In late February, 2014, a structured note was issued with roughly $20 Million in notional on VRTX. As I wrote in my blog post on binary events, this structured note presented investors with two unattractive outcomes – if the VRTX clinical trial was successful, the stock would appreciate significantly and the structured note would be called early and investor returns would be capped at a modest 5.5% yield (about 11% annualized). If the trial was unsuccessful, the stock would take a substantial hit, perhaps substantial enough to eliminate any principal protection and thus expose investors to a major loss.
Note in this document, structured investments are synonymous with structured products. Both refer to the class of products typically issued by banks to retail investors with such customized features as principal protection and leverage.
(New York, June 19, 2014) – In a survey of 700 financial advisors, Exceed Investments found that perceived and structural inefficiencies were holding back latent demand for structured investments with 20 percent of all respondents saying they would sell considerably more structured products if liquidity and transparency were improved. Furthermore, 20 percent of RIAs said they would like to sell structured products to at least some of their clients but don’t have access to the product.
The survey also explored motivations driving the usage of structured products, finding that 80 percent of respondents cited protection against index declines as the most compelling structured feature. Along similar lines, 60 percent of active structured product users identified the ability to customize risk/reward tradeoffs as the main driver of their usage.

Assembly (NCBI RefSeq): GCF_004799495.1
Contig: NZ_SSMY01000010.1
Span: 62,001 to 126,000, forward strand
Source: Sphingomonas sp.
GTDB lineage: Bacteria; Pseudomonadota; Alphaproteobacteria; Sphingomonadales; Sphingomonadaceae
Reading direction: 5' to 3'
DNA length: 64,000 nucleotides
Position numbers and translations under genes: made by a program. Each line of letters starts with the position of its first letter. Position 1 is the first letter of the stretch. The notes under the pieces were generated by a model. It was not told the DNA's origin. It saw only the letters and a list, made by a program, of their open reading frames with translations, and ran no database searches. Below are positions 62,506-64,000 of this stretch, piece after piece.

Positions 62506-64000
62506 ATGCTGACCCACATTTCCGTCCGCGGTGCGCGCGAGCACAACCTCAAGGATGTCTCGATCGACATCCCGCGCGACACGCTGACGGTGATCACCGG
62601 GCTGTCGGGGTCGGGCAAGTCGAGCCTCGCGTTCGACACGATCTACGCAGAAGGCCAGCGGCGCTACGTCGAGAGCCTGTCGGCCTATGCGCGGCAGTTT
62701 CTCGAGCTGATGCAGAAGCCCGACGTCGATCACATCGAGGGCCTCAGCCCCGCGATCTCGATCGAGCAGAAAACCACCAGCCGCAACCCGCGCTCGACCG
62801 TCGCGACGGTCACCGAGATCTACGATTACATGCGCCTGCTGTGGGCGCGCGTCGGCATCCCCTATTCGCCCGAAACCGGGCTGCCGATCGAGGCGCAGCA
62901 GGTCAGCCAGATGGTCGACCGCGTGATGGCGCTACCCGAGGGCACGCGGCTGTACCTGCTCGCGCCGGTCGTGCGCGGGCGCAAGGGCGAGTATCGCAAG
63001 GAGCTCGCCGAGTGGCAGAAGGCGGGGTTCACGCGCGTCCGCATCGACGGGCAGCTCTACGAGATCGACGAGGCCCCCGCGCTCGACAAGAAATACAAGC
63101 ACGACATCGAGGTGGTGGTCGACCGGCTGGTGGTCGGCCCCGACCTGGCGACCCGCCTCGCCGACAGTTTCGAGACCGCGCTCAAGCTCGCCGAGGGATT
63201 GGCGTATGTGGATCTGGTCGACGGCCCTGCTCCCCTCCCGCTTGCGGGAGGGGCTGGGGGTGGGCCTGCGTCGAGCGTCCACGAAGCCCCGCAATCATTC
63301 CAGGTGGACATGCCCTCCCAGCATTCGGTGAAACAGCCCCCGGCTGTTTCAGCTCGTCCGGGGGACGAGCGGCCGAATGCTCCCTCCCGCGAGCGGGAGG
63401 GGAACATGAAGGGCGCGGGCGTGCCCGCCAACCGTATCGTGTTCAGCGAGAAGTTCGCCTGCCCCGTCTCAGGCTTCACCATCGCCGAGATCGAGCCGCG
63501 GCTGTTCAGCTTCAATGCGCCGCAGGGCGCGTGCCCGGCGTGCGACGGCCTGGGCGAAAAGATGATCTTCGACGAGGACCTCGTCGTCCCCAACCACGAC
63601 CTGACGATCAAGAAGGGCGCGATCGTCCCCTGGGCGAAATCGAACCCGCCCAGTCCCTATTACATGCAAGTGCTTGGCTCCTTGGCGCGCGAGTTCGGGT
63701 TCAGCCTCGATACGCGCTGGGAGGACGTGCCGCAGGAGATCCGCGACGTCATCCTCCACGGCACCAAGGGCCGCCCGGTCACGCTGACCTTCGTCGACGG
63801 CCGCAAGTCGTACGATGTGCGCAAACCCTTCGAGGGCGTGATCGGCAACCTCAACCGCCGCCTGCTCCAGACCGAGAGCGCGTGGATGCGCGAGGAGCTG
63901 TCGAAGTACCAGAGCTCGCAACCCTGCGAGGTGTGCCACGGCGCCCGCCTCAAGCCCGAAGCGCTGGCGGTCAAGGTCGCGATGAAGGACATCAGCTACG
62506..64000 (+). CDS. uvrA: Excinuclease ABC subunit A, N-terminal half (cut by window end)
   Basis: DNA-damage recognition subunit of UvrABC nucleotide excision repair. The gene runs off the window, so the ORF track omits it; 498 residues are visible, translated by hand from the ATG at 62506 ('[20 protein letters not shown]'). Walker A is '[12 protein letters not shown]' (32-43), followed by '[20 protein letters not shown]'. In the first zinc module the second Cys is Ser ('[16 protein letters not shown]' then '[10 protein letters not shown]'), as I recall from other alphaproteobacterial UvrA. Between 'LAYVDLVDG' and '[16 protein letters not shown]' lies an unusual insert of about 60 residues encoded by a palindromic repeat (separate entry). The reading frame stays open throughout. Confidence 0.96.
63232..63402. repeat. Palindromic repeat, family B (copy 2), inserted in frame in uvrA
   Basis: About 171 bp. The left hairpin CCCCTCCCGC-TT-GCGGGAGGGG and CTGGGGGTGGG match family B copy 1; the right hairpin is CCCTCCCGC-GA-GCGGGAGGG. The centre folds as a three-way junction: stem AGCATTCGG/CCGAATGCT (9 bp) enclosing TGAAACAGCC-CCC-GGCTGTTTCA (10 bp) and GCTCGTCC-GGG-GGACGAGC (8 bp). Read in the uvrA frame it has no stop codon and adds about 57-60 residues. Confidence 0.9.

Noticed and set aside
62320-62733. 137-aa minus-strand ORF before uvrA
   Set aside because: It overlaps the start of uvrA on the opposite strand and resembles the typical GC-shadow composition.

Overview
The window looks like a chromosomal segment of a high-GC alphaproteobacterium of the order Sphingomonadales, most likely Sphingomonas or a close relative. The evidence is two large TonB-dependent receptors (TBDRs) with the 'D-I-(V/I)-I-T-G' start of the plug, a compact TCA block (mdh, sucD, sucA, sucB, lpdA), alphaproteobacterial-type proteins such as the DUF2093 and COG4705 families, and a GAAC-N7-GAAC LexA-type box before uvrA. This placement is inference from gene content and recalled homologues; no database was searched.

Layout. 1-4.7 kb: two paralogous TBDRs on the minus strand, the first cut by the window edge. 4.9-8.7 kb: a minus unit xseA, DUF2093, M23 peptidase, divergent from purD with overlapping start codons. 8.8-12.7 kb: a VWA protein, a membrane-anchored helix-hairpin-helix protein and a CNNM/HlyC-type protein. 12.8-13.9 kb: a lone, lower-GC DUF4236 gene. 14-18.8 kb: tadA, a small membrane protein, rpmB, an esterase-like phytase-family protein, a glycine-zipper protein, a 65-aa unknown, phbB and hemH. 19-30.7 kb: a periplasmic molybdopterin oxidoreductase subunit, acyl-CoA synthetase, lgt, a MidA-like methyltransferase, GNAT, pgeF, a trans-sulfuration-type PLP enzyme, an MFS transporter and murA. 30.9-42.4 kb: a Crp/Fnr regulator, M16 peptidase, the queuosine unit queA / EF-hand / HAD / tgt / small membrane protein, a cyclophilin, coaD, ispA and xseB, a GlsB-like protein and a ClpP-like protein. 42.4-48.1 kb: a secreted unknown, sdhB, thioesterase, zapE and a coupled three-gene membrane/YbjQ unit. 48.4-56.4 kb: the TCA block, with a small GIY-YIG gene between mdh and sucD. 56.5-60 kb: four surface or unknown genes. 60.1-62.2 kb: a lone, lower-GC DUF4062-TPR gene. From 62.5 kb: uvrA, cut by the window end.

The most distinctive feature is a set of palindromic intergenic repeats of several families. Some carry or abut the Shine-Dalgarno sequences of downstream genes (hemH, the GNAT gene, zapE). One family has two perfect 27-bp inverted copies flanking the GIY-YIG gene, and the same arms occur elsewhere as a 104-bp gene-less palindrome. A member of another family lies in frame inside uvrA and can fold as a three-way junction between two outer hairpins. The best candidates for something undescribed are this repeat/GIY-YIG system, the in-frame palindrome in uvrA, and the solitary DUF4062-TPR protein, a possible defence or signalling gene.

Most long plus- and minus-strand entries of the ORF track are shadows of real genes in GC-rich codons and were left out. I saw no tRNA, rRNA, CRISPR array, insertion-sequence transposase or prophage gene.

For those of you attending this years North American Structured Products Conference, I’ll be participating in a roundtable discussion “What Do Buy-Side Clients Really Want?” Joining me will be Eric Glicksman, Managing Director and Head, Structured Solutions for UBS in the Americas and Deryk Rhodes, Executive Director, Structured Products Trading at InCapital LLC. Discussion topics include:
- Distribution of structured products for private banks, institutional, and retail clients
- What products are flourishing as investors move to “risk-on”
- Secondary market pricing
- The role of structured products in retirement solutions
It promises to be a great discussion and conference.
The conference takes place at the Seaport Hotel in Boston on June 26th and 27th, with the roundtable discussion on Thursday the 26th at 2:20PM.
Additional details can be found on the conference website
This past week I came across an interesting survey conducted by Russell Investments on Smart Beta indexes.
For starters, what is “Smart Beta”? That can depend on who you ask; the consensus definition in this survey was “Alternative ways to construct market exposures such as minimum variance, fundamental weighting, maximum diversification, equal risk, or equal weighted”.
Why are We Interested?
One of the key findings of the survey is the “greatest unmet [investor] need is for smart beta indices that control exposures.”
While survey designers focused on Smart Beta funds as a means to solve this unmet need, let me propose another: Structured notes! Structured notes can be easily used to control unwanted exposures, and at times to introduce new ones.
Structured Note Annuities (SNAs) are a relatively new retirement product within the insurance complex; they are poised to become a breakout product due to their ability to provide defined exposures for investors, similar to bank issued structured notes, while minimizing basis risk for insurers.
I recently co-authored an in-depth article on SNAs which appears as the cover story for the April/May 2014 issue of The Actuary, the magazine of the Society of Actuaries. (The Society is the largest professional organization of its kind in the US, serving 23,000 members). Some highlights of the article include:
Imagine you purchase Apple stock. By definition, you and the seller are on opposites sides of a binary trade – if Apple zooms up, you will have made money and the seller will presumably regret selling, and vice versa. Apple is most likely going to move one way or the other, so there’s going to be a winner and a loser.